Each fortnight, the Good Business column from Positive News catches up with people who are leading social change. It’s hosted by Impact Hub Islington, an incubation space in London for socially minded entrepreneurs.
The entrepreneurs featured in this week’s column took part in the Hub Youth Academy, a two-week intensive course and year’s incubation period at Impact Hub Islington for young people to grow and develop their own social enterprise.
Set to launch in October, Solarbox aims to revive London’s iconic red phone boxes with solar and mobile technology. Co-founder Kirsty Kenney discusses the inspiration behind the idea and the ups and downs of starting a business while studying for a degree.
Nicola: Kirsty, tell us about your business.Kirsty: The business is called Solarbox. The idea is to transform disused telephone boxes – the red kiosks that you see around London – into solar powered charging points for phones. Users will have a space inside the kiosk to charge their phones and we’ll have advertisements running on a screen. So essentially it’s a free public service for people to use that relies on the sun and capitalises on advertising to provide electricity for public good. We are planning to launch our first kiosk in London at the start of October.Where did you get the idea and how did you develop it?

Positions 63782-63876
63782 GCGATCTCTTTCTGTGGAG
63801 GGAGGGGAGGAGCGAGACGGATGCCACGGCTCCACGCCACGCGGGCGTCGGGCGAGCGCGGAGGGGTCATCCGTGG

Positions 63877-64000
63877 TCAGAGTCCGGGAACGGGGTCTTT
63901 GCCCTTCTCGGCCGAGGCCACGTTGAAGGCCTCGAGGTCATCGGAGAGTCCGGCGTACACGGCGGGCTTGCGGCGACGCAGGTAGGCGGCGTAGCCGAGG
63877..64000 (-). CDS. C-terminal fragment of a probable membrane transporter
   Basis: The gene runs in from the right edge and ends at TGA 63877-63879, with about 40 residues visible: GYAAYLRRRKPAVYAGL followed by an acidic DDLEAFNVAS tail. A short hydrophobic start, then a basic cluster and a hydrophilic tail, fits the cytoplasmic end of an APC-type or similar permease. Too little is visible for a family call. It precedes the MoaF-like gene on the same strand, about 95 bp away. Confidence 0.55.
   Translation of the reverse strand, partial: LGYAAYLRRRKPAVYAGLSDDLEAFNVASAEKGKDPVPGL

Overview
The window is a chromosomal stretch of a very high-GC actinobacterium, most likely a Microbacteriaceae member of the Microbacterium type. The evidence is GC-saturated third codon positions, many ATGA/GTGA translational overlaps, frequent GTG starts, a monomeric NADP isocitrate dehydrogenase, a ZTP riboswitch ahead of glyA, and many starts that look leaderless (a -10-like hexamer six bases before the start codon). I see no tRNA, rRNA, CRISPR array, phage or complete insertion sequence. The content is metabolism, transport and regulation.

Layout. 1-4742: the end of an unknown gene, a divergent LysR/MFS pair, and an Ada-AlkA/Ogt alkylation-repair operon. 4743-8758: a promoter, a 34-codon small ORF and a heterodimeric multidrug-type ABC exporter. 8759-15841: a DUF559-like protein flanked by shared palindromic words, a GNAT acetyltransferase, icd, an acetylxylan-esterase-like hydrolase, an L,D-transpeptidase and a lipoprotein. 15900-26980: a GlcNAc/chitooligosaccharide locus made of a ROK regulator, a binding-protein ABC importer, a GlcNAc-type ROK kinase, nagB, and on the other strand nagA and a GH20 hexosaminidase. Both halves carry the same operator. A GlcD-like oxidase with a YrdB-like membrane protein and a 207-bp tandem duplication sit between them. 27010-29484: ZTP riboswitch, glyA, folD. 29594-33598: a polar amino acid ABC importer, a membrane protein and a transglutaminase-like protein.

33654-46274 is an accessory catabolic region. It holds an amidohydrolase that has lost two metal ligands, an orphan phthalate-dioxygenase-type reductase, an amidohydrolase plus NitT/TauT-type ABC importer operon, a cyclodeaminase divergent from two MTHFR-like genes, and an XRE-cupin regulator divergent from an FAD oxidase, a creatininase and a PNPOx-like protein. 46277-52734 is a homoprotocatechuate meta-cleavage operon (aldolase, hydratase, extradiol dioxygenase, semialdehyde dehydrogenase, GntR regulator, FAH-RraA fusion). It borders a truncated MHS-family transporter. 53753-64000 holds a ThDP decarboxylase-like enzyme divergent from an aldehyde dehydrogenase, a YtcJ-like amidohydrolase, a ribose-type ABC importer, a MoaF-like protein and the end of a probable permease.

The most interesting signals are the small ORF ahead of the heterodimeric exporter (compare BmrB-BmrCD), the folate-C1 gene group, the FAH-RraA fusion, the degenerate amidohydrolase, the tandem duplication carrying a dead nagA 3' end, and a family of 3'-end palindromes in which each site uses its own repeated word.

Here’s an excerpt, you can read the full article here:
My co-founder, Harold Craston, and myself have both just graduated from studying Geography at LSE. We started talking last July about what we could do with old telephone boxes because we were both interested in how they could be used. We decided that using them for charging made sense because they previously had been used for phones. We first got funding from Unltd in September to help develop the idea. Since then we’ve been doing focus groups and entering competitions to get more funding like the mayor of London’s low carbon prize, which we came second in. Neither Harold or I have any tech experience so we’ve taken on an engineer. He has designed this system for us, both in terms of the technology and the design. He can curve solar panels which is really important because we wanted to make the panel as discreet as possible.
What successes have you had so far?
As well as the successes we’ve had in various competitions, getting BT and the local council’s on board were big successes. Also finding the right engineer really helped push things forward. I also think coming to Hub Youth Academy has also been a big success for us. It has opened up a lot of ideas in terms of where we want to go and got us thinking a bit more holistically about business concepts.
If you’re a Hub member and are interested in being featured in the next Good Business column, get in touch with Nicola Slawson from Positive News.